At Cal, they live in the bowels of Haas Pavilion down a compact hallway from Spieker Pool. They are some of the most elite and successful athletes on campus, yet many people fail to acknowledge the Olympians that live in our midst.
Put an elite swimmer on land and you will get mixed results - some of the athleticism that is evident in the water translates well outside of the pool, but much of it does not. Swimmers are early to rise - often times their workouts begin before dawn - and definitely early to crash.
These athletes can seem lazy at times. The mystery of tapering, otherwise known as an excuse to never climb a flight of stairs, to sit down as much as possible and avoid physical movement at all costs, is foreign to athletes of other sports.
But after spending an afternoon in the pool with some of the Cal men's swimmers, I came away knowing one thing - these athletes are physical specimens.
Sunday afternoon's workout was barely that for the swimmers. It was an "on your own" light swim in the pool, probably equivalent to a walk-through for the football team. I came ready to work, complete with a tiger-striped speedo. After all, I wanted to do my best to blend in with the team.
As the swimmers swiftly swept through the water without exerting any effort, one lap at a "sprint" pace left me gasping for air. The lifeguard's extra concern was obvious.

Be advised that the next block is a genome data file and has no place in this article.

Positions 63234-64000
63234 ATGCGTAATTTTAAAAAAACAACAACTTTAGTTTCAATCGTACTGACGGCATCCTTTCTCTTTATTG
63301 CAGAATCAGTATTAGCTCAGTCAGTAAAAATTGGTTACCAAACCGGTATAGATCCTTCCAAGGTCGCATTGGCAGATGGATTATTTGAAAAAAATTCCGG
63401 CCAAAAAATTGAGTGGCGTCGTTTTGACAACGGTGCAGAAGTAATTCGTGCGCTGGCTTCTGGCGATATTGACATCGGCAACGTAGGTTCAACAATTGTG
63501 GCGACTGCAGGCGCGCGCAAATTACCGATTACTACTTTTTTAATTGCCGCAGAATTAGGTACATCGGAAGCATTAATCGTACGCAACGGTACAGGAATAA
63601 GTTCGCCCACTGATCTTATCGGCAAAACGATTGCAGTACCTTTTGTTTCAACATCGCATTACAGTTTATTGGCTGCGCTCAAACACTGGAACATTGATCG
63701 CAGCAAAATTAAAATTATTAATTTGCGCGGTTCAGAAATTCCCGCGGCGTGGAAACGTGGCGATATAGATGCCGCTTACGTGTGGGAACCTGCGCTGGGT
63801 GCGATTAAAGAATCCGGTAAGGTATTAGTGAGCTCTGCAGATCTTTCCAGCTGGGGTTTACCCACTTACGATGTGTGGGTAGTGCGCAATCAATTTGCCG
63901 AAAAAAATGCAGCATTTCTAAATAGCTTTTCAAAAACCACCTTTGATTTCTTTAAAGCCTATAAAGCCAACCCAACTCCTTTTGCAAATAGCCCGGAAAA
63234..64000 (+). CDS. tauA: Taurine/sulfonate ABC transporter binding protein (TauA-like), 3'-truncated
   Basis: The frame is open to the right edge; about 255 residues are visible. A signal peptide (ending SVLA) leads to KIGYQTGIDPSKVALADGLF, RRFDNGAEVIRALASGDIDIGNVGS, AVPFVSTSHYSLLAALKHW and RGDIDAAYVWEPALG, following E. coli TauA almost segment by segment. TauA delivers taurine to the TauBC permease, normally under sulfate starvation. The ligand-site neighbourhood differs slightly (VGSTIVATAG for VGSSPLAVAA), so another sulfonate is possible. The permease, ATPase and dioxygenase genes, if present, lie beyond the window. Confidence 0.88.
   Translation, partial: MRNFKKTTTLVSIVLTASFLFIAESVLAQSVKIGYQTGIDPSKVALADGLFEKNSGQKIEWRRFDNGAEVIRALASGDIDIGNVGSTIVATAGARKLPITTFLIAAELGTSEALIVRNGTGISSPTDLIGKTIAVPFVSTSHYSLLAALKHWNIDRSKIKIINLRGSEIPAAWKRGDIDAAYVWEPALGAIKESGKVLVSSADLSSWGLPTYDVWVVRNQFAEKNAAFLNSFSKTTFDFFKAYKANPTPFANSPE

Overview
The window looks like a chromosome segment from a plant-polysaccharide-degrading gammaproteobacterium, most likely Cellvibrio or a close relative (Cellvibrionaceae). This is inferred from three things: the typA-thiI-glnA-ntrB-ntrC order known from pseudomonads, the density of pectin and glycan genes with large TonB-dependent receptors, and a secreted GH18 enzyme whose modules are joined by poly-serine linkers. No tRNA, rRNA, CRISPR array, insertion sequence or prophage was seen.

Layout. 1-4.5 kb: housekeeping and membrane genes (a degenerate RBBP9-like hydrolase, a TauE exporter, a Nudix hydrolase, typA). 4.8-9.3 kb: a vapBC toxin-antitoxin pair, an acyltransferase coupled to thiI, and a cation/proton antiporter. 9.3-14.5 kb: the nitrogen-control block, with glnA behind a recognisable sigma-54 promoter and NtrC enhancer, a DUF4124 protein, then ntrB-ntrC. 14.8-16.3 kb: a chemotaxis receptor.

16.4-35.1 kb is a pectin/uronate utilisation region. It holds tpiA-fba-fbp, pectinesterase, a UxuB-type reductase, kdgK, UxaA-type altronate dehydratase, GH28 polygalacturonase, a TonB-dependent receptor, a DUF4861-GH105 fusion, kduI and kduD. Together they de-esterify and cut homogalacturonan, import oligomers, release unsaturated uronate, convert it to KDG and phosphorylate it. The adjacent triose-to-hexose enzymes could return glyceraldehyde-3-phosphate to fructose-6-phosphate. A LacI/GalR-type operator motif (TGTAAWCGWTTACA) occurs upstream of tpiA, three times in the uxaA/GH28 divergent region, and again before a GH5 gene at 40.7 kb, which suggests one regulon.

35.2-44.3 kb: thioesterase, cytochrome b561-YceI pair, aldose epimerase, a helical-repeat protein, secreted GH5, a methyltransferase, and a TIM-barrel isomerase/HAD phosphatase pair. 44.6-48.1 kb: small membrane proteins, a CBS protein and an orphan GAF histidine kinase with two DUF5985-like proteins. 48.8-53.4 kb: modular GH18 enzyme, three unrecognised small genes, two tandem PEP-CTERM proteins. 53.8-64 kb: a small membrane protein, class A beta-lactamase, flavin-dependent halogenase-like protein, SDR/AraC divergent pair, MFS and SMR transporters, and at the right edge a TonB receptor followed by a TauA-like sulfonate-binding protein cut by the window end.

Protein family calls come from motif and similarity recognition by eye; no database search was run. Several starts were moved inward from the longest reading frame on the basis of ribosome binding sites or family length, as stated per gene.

Even the most basic elements of swimming were difficult. The flip-turn filled my nostrils with chlorinated water. The butterfly looked more like a dying caterpillar that emerged from his cocoon without wings.
I even put myself through a timed sprint. A 50-free, complete with dive-in and attempted flip turn, came out at about 40 seconds. Want some perspective? Senior Nathan Adrian holds the American record in 20.71 seconds.
So when the men's swim team leaves for the NCAA Championships in Minnesota next week, I'll have a new appreciation for what they do in the water. Their strength, endurance and precision with technique is truly phenomenal. The fact that many of them are the best in the country at what they do makes it all the more impressive.
So while swimmers were mysterious to me before, I now have a more complete understanding of what they go through. If I were them I'd avoid climbing flights of stairs as well. After all, I'm three days removed from this "light" swim and I'm still hurting in places I didn't know existed.
Don't worry, we'll do our part here on the Bear Blog to make swimming less of a mystery to all of you readers. The good news for you is that reading about the team doesn't leave you completely exhausted.
Can you even tell the difference between Bear Blog writer David Seawright, above, and returning national champion Tom Shields, below? Didn't think so.
Photos by Bear Blog photographer James Besser.